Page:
Engineering is the application of knowledge in the form of science, mathematics, and empirical evidence, to the innovation, design, construction, operation and maintenance of structures, machines, materials, devices, systems, processes, and organizations. The discipline of engineering encompasses a broad range of more specialized fields of engineering, each with a more specific emphasis on particular areas of applied mathematics, applied science, and types of application. See glossary of engineering.

Geophysics Physics of the Earth and its vicinity

Geophysics is a subject of natural science concerned with the physical processes and physical properties of the Earth and its surrounding space environment, and the use of quantitative methods for their analysis. The term geophysics sometimes refers only to the geological applications: Earth's shape; its gravitational and magnetic fields; its internal structure and composition; its dynamics and their surface expression in plate tectonics, the generation of magmas, volcanism and rock formation. However, modern geophysics organizations use a broader definition that includes the water cycle including snow and ice; fluid dynamics of the oceans and the atmosphere; electricity and magnetism in the ionosphere and magnetosphere and solar-terrestrial relations; and analogous problems associated with the Moon and other planets.

Hydrostatics offers physical explanations for many phenomena of everyday life, such as why atmospheric pressure changes with altitude, why wood and oil float on water, and why the surface of still water is always flat and horizontal whatever the shape of its container.

Atmospheric pressure, sometimes also called barometric pressure, is the pressure within the atmosphere of Earth. The standard atmosphere is a unit of pressure defined as 1013.25 mbar (101325 Pa), equivalent to 760 mmHg (torr), 29.9212 inches Hg, or 14.696 psi. The atm unit is roughly equivalent to the mean sea-level atmospheric pressure on Earth, that is, the Earth's atmospheric pressure at sea level is approximately 1 atm.

Altitude or height is defined based on the context in which it is used. As a general definition, altitude is a distance measurement, usually in the vertical or "up" direction, between a reference datum and a point or object. The reference datum also often varies according to the context. Although the term altitude is commonly used to mean the height above sea level of a location, in geography the term elevation is often preferred for this usage.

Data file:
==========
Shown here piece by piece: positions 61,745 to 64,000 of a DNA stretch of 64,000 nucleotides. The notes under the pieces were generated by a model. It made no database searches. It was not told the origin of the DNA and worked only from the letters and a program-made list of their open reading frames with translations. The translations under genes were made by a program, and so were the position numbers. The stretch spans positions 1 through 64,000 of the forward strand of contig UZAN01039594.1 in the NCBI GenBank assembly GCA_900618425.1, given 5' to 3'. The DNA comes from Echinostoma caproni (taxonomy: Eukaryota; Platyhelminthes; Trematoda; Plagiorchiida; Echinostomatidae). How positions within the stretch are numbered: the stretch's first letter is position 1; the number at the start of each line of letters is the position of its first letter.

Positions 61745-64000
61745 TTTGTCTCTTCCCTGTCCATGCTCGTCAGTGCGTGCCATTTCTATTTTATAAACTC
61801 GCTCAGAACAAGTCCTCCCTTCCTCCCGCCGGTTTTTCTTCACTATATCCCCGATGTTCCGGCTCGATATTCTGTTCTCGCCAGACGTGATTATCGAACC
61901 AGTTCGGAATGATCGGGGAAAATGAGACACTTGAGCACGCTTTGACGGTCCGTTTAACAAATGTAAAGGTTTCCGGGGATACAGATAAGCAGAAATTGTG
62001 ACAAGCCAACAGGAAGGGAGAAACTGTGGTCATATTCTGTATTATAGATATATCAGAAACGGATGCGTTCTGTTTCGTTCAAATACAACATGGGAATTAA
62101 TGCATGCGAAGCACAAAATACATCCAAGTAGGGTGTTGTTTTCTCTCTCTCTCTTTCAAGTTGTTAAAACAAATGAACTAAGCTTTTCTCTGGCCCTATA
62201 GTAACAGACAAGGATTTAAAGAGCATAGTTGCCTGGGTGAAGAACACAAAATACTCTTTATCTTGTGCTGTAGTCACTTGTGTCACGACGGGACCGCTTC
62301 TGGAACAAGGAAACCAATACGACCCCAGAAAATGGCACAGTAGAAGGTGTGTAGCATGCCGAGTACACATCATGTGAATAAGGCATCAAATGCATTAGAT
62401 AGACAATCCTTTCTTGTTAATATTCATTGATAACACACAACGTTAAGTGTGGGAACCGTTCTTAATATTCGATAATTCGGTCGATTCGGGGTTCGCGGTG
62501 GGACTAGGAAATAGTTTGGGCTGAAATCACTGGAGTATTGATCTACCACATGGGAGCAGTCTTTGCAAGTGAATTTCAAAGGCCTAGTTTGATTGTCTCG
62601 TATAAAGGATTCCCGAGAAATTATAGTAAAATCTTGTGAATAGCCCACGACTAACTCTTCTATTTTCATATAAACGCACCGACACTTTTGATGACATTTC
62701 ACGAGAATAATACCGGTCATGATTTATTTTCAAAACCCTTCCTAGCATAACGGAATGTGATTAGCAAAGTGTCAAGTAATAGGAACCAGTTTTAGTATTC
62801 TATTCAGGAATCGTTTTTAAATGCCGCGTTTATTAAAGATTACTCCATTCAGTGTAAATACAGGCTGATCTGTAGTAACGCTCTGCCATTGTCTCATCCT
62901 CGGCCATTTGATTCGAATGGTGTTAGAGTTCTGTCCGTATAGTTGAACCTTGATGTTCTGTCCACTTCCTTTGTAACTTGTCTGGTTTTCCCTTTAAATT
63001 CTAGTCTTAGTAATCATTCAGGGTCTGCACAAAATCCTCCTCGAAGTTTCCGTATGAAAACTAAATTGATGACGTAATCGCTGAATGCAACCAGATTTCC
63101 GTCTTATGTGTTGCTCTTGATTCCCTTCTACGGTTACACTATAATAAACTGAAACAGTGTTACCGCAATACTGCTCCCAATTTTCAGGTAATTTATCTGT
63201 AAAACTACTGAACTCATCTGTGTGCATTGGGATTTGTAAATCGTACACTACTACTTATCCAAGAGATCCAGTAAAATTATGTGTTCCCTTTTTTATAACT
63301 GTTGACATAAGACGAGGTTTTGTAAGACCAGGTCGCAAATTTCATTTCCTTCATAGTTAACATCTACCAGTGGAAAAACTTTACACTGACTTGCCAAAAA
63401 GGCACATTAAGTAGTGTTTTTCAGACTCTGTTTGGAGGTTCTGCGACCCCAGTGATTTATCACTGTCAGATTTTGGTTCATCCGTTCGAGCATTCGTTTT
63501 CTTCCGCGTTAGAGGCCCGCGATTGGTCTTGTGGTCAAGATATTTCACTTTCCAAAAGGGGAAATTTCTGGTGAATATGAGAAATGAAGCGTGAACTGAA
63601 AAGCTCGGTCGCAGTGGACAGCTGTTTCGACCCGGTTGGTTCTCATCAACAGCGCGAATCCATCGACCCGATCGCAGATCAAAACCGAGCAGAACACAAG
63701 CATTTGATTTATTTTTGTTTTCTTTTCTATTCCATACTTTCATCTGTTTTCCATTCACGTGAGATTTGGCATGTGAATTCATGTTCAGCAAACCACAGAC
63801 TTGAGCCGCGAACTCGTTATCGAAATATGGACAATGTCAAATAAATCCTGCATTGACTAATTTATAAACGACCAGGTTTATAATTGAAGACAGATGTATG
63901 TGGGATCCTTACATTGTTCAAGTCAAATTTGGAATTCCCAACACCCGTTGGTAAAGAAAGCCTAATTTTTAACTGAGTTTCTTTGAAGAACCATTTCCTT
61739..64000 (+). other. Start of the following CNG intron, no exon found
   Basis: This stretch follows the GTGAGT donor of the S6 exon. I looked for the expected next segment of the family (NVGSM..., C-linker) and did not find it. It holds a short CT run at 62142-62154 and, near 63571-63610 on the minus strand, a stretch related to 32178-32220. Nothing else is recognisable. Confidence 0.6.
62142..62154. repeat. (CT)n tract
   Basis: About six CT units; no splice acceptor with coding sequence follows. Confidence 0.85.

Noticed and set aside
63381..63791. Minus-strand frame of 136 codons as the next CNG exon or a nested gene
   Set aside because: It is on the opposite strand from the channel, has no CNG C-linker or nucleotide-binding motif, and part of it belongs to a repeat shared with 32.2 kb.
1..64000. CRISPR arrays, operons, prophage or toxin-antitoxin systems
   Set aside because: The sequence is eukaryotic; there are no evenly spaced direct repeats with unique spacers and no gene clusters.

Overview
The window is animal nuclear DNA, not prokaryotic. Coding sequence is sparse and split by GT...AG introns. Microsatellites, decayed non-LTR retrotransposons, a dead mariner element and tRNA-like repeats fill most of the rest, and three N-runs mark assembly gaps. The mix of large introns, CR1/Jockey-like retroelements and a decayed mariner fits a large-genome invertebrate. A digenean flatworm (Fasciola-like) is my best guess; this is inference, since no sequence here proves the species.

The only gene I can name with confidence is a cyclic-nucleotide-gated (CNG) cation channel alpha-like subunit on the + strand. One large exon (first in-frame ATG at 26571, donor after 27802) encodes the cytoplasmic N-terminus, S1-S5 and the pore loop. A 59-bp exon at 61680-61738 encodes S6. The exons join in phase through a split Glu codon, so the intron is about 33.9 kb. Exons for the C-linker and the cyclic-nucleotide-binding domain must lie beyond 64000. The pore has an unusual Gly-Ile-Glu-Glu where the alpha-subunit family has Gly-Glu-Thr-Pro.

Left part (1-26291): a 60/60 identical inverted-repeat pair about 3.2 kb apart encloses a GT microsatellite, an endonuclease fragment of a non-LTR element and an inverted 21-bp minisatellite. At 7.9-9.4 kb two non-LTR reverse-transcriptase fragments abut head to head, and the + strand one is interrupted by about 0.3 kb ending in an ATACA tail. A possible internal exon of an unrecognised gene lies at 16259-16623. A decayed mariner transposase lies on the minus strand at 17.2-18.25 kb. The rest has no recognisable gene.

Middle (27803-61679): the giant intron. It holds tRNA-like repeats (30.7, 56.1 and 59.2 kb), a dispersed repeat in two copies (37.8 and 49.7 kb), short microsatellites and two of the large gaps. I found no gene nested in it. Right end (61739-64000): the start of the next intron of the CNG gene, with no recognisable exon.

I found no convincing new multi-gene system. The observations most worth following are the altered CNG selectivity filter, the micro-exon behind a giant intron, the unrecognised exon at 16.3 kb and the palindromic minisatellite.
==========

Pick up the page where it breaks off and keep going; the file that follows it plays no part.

History

Some principles of hydrostatics have been known in an empirical and intuitive sense since antiquity, by the builders of boats, cisterns, aqueducts and fountains. Archimedes is credited with the discovery of Archimedes' Principle, which relates the buoyancy force on an object that is submerged in a fluid to the weight of fluid displaced by the object. The Roman engineer Vitruvius warned readers about lead pipes bursting under hydrostatic pressure. [2]

Cistern Waterproof receptacle for holding liquids, usually water

A cistern is a waterproof receptacle for holding liquids, usually water. Cisterns are often built to catch and store rainwater. Cisterns are distinguished from wells by their waterproof linings. Modern cisterns range in capacity from a few litres to thousands of cubic metres, effectively forming covered reservoirs.

Aqueduct (water supply) any system of pipes, ditches, canals, tunnels, and other structures used to convey water supply

An aqueduct is a watercourse constructed to carry water from a source to a distribution point far away. In modern engineering, the term aqueduct is used for any system of pipes, ditches, canals, tunnels, and other structures used for this purpose. The term aqueduct also often refers specifically to a bridge on an artificial watercourse. The word is derived from the Latin aqua ("water") and ducere. Aqueducts were used in ancient Greece, ancient Egypt, and ancient Rome. In modern times, the largest aqueducts of all have been built in the United States to supply the country's biggest cities. The simplest aqueducts are small ditches cut into the earth. Much larger channels may be used in modern aqueducts. Aqueducts sometimes run for some or all of their path through tunnels constructed underground. Modern aqueducts may also use pipelines. Historically, agricultural societies have constructed aqueducts to irrigate crops and supply large cities with drinking water.